By the same token, a car that get 40+ MPG, costs under $20k, and fits 4/5 passengers with various levels of cargo, is useful for many people. In fact the car was the number one selling car in Japan last month, no other hybrid has been number one, not even the Prius. It's a budget hybrid, but the people that get it value the fuel savings over the other features, which is why it isn't surprising it may seem cheaper than other cars in the price range.

It's eco-war! Honda Insight becomes Japan's first hybrid top seller as new Toyota Prius debuts next week - Open Road: A conversation about the cars and trucks we drive - USATODAY.com
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Old 06-28-2009, 09:49 PM
 
Location: Missouri Ozarks
2 posts, read 3,200 times
Reputation: 10
Hi, everyone. I stumbled on this thread looking for something else but need to comment about the Insight. I ordered an Insight in December, 1999. I live pretty far out in the sticks in the Missouri Ozarks and had taken a job 52 miles from my home and wanted a fuel efficient car. I was driving a 1983 Audi 4000 with 300,000 miles on it. It was and still is a great car but I didn't think it could possibly last long with this long commute. I spent a lot of time looking for a car locally that could get comparable gas mileage. No luck, not even close. I took delivery on the Insight in May 2000. We have put over 200,000 miles on the car. It's lifetime mpg is 67.8. That is a lot of trips of over 80mpg. The car handles well and when you need speed you slip it from 5th into 3rd put the pedal to metal and whiz by at 85mpg. Anyone who tells you an electric assist has no pep......well.

My home is pretty far back in the woods. We have a mile of private road which includes 2 very steep hills and two creek crossings. This car handles the back country very well.

My 2 complaints. The radio speakers are awful. When our 2 steep hills are very dry during the summer months, the electric assist kicks in going up the hill and the tires spin. It takes finesse to handle the assist, so I wish it could be turned off. The nickel metal hydride battery pack bit the dust in 2008. We bought a battery pack from someone who had a wrecked 2005 civic. We took the worn out battery pack to the Honda dealer (62 miles away) and they took it for recycling. We didn't find the dealer to be very supportive. They didn't seem to have the knowledge to work on the car. Fortunately, it has had almost no problems and we plan on driving it for many years to come. RW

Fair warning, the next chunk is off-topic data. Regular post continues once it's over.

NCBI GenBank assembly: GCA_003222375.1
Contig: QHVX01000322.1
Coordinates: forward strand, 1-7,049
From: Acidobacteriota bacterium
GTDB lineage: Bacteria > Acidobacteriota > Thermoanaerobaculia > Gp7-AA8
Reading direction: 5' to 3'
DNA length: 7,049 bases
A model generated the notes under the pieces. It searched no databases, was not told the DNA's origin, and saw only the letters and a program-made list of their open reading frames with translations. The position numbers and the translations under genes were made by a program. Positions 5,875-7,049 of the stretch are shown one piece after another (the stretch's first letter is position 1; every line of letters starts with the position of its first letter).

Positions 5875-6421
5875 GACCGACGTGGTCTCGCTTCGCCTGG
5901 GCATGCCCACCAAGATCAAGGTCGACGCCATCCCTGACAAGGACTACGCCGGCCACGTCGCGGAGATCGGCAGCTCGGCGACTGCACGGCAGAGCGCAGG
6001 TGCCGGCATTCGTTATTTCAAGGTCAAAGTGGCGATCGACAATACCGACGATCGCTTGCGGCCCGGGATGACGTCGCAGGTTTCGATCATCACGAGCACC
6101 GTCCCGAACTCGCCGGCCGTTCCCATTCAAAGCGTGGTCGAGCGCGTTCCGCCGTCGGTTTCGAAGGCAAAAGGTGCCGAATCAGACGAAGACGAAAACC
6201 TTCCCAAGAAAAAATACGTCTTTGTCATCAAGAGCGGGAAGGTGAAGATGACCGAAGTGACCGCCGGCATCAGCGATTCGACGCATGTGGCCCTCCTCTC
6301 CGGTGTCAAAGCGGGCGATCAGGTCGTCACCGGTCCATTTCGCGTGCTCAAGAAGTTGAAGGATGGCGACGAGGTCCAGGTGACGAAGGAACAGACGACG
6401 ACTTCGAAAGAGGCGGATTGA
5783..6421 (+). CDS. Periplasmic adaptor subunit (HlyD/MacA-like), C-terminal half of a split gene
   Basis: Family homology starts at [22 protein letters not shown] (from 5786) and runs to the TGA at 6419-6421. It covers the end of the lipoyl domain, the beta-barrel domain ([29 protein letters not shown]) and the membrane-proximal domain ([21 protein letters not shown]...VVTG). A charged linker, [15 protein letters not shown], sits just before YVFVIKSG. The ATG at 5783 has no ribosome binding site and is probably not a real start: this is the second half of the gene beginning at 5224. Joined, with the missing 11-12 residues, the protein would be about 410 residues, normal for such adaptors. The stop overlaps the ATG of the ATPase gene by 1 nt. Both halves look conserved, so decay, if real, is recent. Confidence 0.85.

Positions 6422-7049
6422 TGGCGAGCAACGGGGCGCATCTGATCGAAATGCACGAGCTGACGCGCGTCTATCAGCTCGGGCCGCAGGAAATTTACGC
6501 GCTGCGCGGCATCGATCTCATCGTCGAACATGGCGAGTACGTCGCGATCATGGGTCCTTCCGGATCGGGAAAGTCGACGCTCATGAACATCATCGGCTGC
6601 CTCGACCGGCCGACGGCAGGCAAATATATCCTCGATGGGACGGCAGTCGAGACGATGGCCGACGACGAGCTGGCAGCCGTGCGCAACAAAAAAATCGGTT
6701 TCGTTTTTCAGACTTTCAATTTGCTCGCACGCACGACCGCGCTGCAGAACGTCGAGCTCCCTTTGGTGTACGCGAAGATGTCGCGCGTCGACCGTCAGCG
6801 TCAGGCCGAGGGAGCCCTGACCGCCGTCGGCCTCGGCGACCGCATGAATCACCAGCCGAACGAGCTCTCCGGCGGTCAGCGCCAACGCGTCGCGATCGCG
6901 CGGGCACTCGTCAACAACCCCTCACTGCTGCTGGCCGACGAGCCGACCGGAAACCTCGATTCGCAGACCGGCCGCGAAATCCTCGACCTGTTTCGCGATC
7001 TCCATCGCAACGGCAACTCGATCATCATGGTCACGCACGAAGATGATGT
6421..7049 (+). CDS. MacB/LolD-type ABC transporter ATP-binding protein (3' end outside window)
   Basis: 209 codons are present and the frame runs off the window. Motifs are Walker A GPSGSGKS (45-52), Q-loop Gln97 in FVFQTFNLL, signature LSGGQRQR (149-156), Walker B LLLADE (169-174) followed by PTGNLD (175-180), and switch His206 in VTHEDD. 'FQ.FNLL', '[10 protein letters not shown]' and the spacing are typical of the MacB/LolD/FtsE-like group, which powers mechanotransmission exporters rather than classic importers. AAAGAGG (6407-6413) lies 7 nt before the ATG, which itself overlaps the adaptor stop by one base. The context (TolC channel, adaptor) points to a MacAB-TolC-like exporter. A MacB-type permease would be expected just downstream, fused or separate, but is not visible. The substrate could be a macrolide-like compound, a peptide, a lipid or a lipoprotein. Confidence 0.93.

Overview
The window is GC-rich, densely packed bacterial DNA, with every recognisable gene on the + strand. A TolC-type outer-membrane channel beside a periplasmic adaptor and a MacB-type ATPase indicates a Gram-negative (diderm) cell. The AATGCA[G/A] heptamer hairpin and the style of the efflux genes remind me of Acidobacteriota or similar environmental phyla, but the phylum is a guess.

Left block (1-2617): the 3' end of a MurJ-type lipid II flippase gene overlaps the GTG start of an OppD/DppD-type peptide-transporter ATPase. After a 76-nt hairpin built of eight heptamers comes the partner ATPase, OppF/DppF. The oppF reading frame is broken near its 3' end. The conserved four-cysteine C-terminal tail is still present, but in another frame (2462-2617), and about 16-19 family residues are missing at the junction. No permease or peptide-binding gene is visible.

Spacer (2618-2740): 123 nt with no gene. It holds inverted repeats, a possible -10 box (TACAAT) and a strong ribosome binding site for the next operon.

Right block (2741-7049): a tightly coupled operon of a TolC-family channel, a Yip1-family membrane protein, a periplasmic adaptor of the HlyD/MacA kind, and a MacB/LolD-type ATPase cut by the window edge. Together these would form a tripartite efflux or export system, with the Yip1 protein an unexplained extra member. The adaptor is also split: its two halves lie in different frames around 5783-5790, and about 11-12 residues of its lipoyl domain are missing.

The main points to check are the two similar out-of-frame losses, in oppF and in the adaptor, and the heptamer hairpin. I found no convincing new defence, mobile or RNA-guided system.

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Old 06-29-2009, 07:37 PM
 
Location: UK
298 posts, read 913,484 times
Reputation: 109
Quote:
Originally Posted by T-310 View Post

And the electric car is a joke................where does the power come to charge it?
Its a hybrid! It charges while driving, when you are coasting down a hill or when you brake. No need to plug it in anywhere.
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Old 06-29-2009, 07:55 PM
 
Location: Missouri Ozarks
2 posts, read 3,200 times
Reputation: 10
Yes Poopy00, the car charges by regenerative braking. When you brake and when you are coasting in gear. It also has an auto stop feature. When you stop the car at a stop sign or light it's engine shuts off to save gas. When you put the car in gear to go again, the car starts. It never needs to be plugged in. The dash has gages that tell you how many mpg you are making and also the state of charge in the battery pack. It is a lot of fun to drive. RW
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Old 06-30-2009, 03:41 PM
 
Location: UK
298 posts, read 913,484 times
Reputation: 109
Quote:
Originally Posted by Rootwad View Post
The dash has gages that tell you how many mpg you are making and also the state of charge in the battery pack. It is a lot of fun to drive. RW
I've had a Prius as a rental for the last week and i'm still obsessed at watching the mpg and the charging. I'm such a saddo.
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Old 06-30-2009, 03:49 PM
 
23,810 posts, read 11,833,733 times
Reputation: 10040
Quote:
Originally Posted by Poopy00 View Post
Its a hybrid! It charges while driving, when you are coasting down a hill or when you brake. No need to plug it in anywhere.
A pure electric car is what I was referring to. The Volt only goes 40 miles on a charge. That won't get me halfway to town where I live..................
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Old 06-30-2009, 04:10 PM
 
Location: New Jersey
4,085 posts, read 7,648,823 times
Reputation: 2646
Quote:
Originally Posted by T-310 View Post
Excellent, so if I buy one and it takes a 500 mile drive to recycle this battery, will you come and get it?
They have this thing called "shipping" which means that for a price someone will take something somewhere else for you. It is very "green" because they take things for lots of people at a time so many people can send things for much less cost, time, and pollution than if they each drove it there themselves.

It's not a new thing.